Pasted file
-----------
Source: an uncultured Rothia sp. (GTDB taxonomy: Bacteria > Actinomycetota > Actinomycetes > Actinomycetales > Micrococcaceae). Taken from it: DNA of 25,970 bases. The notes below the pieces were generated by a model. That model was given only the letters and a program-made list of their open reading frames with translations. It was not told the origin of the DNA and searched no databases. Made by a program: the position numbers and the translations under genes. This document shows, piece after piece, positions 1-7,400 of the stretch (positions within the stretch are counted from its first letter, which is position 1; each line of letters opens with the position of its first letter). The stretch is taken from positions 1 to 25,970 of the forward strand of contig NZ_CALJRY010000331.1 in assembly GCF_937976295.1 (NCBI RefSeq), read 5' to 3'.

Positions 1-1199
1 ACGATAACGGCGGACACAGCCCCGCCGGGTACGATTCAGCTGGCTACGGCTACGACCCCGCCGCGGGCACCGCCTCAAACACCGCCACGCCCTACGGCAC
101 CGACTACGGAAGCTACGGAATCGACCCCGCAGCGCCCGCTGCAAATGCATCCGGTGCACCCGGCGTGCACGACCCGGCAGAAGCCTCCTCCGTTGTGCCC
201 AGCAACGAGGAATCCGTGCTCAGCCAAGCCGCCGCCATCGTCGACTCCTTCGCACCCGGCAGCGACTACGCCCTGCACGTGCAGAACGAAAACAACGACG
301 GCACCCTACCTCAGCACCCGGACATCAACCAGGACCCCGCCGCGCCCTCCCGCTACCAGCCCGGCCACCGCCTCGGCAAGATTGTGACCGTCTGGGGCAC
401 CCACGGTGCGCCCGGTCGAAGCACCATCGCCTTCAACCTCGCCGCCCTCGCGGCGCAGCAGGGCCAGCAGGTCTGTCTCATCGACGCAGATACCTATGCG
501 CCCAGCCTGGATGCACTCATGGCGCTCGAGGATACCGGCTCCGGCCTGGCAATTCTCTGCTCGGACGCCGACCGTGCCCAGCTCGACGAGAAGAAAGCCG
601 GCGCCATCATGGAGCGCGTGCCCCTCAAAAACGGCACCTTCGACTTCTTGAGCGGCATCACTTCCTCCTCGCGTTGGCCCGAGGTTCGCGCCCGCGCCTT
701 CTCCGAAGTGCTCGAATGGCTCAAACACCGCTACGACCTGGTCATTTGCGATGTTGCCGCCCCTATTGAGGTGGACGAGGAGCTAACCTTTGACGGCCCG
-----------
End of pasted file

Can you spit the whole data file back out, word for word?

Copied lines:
Source: an uncultured Rothia sp. (GTDB taxonomy: Bacteria > Actinomycetota > Actinomycetes > Actinomycetales > Micrococcaceae). Taken from it: DNA of 25,970 bases. The notes below the pieces were generated by a model. That model was given only the letters and a program-made list of their open reading frames with translations. It was not told the origin of the DNA and searched no databases. Made by a program: the position numbers and the translations under genes. This document shows, piece after piece, positions 1-7,400 of the stretch (positions within the stretch are counted from its first letter, which is position 1; each line of letters opens with the position of its first letter). The stretch is taken from positions 1 to 25,970 of the forward strand of contig NZ_CALJRY010000331.1 in assembly GCF_937976295.1 (NCBI RefSeq), read 5' to 3'.

Positions 1-1199
1 ACGATAACGGCGGACACAGCCCCGCCGGGTACGATTCAGCTGGCTACGGCTACGACCCCGCCGCGGGCACCGCCTCAAACACCGCCACGCCCTACGGCAC
101 CGACTACGGAAGCTACGGAATCGACCCCGCAGCGCCCGCTGCAAATGCATCCGGTGCACCCGGCGTGCACGACCCGGCAGAAGCCTCCTCCGTTGTGCCC
201 AGCAACGAGGAATCCGTGCTCAGCCAAGCCGCCGCCATCGTCGACTCCTTCGCACCCGGCAGCGACTACGCCCTGCACGTGCAGAACGAAAACAACGACG
301 GCACCCTACCTCAGCACCCGGACATCAACCAGGACCCCGCCGCGCCCTCCCGCTACCAGCCCGGCCACCGCCTCGGCAAGATTGTGACCGTCTGGGGCAC
401 CCACGGTGCGCCCGGTCGAAGCACCATCGCCTTCAACCTCGCCGCCCTCGCGGCGCAGCAGGGCCAGCAGGTCTGTCTCATCGACGCAGATACCTATGCG
501 CCCAGCCTGGATGCACTCATGGCGCTCGAGGATACCGGCTCCGGCCTGGCAATTCTCTGCTCGGACGCCGACCGTGCCCAGCTCGACGAGAAGAAAGCCG
601 GCGCCATCATGGAGCGCGTGCCCCTCAAAAACGGCACCTTCGACTTCTTGAGCGGCATCACTTCCTCCTCGCGTTGGCCCGAGGTTCGCGCCCGCGCCTT
701 CTCCGAAGTGCTCGAATGGCTCAAACACCGCTACGACCTGGTCATTTGCGATGTTGCCGCCCCTATTGAGGTGGACGAGGAGCTAACCTTTGACGGCCCG